Let the brass bands play

Eclectic Playlist Series 10.4 – April 2023

We’ll launch this month’s mix with one of rock’n’roll’s all-time great singles and then take the usual trip through decades and genres to land, ultimately, in a pretty-much genre-less 21st-century instrumental inspired by the poetry of e.e. cummings. You know, just another run-of-the-mill internet playlist. Stick around for the whole ride and you’ll hear power pop, classic R&B, Americana, some pre-Beatles rock’n’roll from an unexpected source, a couple of generations of indie rock, and maybe something in there qualifying around the edges as classic rock too. There are even a couple of bonafide hit singles in here this time. Note that I have nothing against hits, they just have to be good, not merely popular, and there is no arguing the all-time quality of “Reach Out I’ll Be There,” however familiar (to some) it might be. Head to the widget below the playlist to listen, and head down below the widget if you’re interested in a smattering of background notes about what you’re listening to.

Here’s what you’ll hear:

1. “Going Underground” – The Jam (single, 1980)
2. “Hunter” – Jess Williamson (Time Ain’t Accidental, 2023)
3. “Daphne” – Squeeze (Ridiculous, 1995)
4. “I Just Don’t Understand” – Ann-Margret (On The Way Up, 1962)
5. “I Can’t Stay Long” – Ultravox (Systems of Romance, 1978)
6. “Learn to Say No” – Lydia Loveless (Indestructible Machine, 2011)
7. “Captain” – Shapes of Race Cars (Apocalypse Hurts EP, 2004)
8. “Sing Me a Love Song” – The Glories (single, 1967)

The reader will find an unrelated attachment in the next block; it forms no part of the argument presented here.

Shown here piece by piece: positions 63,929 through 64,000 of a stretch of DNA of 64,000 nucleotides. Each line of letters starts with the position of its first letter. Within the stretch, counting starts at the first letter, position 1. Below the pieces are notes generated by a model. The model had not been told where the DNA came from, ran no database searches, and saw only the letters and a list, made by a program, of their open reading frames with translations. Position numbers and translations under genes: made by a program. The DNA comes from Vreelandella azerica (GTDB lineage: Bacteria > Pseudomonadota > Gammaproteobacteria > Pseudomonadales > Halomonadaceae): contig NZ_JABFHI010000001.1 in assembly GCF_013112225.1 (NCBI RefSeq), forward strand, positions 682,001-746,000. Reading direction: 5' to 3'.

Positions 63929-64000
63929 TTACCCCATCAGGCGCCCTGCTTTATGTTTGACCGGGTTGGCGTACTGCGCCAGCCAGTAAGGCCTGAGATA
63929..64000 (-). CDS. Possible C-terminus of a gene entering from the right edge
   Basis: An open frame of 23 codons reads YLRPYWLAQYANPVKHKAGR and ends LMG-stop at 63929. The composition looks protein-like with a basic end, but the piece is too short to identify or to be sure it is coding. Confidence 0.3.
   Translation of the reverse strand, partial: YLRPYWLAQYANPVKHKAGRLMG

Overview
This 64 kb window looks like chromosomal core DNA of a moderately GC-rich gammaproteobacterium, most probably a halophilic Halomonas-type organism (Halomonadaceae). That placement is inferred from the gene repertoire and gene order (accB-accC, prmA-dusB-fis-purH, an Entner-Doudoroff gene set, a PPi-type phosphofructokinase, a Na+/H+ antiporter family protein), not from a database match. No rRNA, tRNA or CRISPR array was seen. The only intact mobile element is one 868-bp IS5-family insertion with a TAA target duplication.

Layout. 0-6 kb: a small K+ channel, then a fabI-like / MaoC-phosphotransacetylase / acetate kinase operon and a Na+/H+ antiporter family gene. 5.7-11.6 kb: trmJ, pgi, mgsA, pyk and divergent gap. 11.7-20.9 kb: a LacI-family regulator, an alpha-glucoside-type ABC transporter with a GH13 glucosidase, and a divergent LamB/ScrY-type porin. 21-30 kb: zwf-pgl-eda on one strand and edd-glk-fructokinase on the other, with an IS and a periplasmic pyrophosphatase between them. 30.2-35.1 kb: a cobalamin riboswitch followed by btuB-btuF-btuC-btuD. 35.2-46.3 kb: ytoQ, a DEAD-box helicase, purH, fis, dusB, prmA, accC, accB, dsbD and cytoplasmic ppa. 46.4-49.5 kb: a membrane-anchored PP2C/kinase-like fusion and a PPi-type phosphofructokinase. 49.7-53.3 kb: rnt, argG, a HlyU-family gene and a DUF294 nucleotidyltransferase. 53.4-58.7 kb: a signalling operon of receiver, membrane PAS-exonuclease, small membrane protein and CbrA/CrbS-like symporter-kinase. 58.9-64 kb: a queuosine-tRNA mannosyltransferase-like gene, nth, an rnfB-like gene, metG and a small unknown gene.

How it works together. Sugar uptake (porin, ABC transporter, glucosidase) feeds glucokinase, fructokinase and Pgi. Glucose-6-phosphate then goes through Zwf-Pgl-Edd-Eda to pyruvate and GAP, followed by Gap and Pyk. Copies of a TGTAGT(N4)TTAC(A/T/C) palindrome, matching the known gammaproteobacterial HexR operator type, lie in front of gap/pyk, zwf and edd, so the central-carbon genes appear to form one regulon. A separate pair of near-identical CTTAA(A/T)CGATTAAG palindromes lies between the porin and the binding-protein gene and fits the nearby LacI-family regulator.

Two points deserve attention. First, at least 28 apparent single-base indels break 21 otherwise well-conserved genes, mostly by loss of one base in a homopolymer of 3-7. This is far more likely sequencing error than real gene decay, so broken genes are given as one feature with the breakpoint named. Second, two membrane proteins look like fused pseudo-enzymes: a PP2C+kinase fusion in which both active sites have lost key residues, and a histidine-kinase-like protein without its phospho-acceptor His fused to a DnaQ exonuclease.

9. “Dorina” – Dada (Puzzle, 1992)
10. “It Doesn’t Matter Anymore” – Linda Ronstadt (Heart Like a Wheel, 1974)
11. “Holding On” – Body Type (single, 2023)
12. “Heaven” – The Walkmen (Heaven, 2012)
13. “Reach Out I’ll Be There” – The Four Tops (single, 1966; Reach Out, 1967)
14. “In a Manner of Speaking” – Martin Gore (Counterfeit EP, 1989)
15. “Come and Hold Me” – Fanny (Fanny, 1970)
16. “Ghost of York” – As Tall As Lions (As Tall As Lions, 2006)
17. “John I Love You” – Sinéad O’Connor (Universal Mother, 1994)
18. “Magnolia Blues” – Adia Victoria (A Southern Gothic, 2021)
19. “You Pay Your Money and You Take Your Chance” – Bruce Cockburn (Inner City Front, 1981)
20. “the rain is a handsome animal” – Tin Hat (the rain is a handsome animal, 2012)

Smattering of background information:

* Yes I do consider “Going Underground” to be one of rock’s all-time best singles; in my own peculiar world I’d rank it in the top 10 if not top 5. Adding to its powerful charm is the fact that it was a single through and through, never placed on an album (except of course on after-the-fact compilations). The Jam, like the Beatles before them, were inclined to release songs as stand-alone singles, which in retrospect seems at once urgent and romantic. “Going Underground,” released in March 1980, appeared while the trio were at the height of their powers, in the middle of a three-album run of exceptional quality; it went to #1 in the UK and solidified their huge rock-star status there–a condition never close to being realized here in the US. Engaging from the offbeat, staccato intro through to its fading bass note, the song is solidly built musically and confident lyrically, with its signature flip-flop: a pre-chorus that asserts, first, that “the public gets what the public wants” but, the second time, that “the public wants what the public gets.” That’s about as subtle and incisive an indictment of capitalism as you’re going to get in a pop song. Curiously, “Going Underground” was originally intended as the B-side to a song called “Dreams of Children,” but the single apparently got misprinted as a double A side. Radio programmers gravitated to the catchier and more forceful “Going Underground,” as did the UK public.